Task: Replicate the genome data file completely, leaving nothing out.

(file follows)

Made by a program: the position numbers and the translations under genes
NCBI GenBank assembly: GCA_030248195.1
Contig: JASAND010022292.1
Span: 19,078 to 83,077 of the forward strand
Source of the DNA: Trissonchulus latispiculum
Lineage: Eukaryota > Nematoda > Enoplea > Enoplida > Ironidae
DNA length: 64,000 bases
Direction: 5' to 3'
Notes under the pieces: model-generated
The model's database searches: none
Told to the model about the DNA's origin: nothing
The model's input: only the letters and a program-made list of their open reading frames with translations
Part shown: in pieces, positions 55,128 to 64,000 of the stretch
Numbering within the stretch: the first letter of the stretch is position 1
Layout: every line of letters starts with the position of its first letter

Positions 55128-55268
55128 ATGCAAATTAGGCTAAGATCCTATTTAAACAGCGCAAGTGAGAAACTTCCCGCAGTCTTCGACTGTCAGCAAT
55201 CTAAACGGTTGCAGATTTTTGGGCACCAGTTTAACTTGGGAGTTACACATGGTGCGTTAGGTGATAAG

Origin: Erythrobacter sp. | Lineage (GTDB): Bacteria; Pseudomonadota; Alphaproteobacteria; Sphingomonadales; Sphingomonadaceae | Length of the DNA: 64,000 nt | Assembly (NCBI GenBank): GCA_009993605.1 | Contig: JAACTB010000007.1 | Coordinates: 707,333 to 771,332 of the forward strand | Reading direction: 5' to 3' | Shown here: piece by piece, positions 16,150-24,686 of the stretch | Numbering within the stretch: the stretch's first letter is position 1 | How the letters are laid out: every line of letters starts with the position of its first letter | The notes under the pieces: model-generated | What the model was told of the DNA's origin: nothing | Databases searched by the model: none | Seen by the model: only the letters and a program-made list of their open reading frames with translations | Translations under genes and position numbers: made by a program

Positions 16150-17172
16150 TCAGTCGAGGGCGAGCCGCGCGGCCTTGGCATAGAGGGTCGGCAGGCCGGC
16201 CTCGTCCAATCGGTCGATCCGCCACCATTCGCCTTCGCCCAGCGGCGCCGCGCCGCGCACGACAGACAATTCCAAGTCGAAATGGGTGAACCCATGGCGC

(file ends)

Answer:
Made by a program: the position numbers and the translations under genes
NCBI GenBank assembly: GCA_030248195.1
Contig: JASAND010022292.1
Span: 19,078 to 83,077 of the forward strand
Source of the DNA: Trissonchulus latispiculum
Lineage: Eukaryota > Nematoda > Enoplea > Enoplida > Ironidae
DNA length: 64,000 bases
Direction: 5' to 3'
Notes under the pieces: model-generated
The model's database searches: none
Told to the model about the DNA's origin: nothing
The model's input: only the letters and a program-made list of their open reading frames with translations
Part shown: in pieces, positions 55,128 to 64,000 of the stretch
Numbering within the stretch: the first letter of the stretch is position 1
Layout: every line of letters starts with the position of its first letter

Positions 55128-55268
55128 ATGCAAATTAGGCTAAGATCCTATTTAAACAGCGCAAGTGAGAAACTTCCCGCAGTCTTCGACTGTCAGCAAT
55201 CTAAACGGTTGCAGATTTTTGGGCACCAGTTTAACTTGGGAGTTACACATGGTGCGTTAGGTGATAAG

Origin: Erythrobacter sp. | Lineage (GTDB): Bacteria; Pseudomonadota; Alphaproteobacteria; Sphingomonadales; Sphingomonadaceae | Length of the DNA: 64,000 nt | Assembly (NCBI GenBank): GCA_009993605.1 | Contig: JAACTB010000007.1 | Coordinates: 707,333 to 771,332 of the forward strand | Reading direction: 5' to 3' | Shown here: piece by piece, positions 16,150-24,686 of the stretch | Numbering within the stretch: the stretch's first letter is position 1 | How the letters are laid out: every line of letters starts with the position of its first letter | The notes under the pieces: model-generated | What the model was told of the DNA's origin: nothing | Databases searched by the model: none | Seen by the model: only the letters and a program-made list of their open reading frames with translations | Translations under genes and position numbers: made by a program

Positions 16150-17172
16150 TCAGTCGAGGGCGAGCCGCGCGGCCTTGGCATAGAGGGTCGGCAGGCCGGC
16201 CTCGTCCAATCGGTCGATCCGCCACCATTCGCCTTCGCCCAGCGGCGCCGCGCCGCGCACGACAGACAATTCCAAGTCGAAATGGGTGAACCCATGGCGC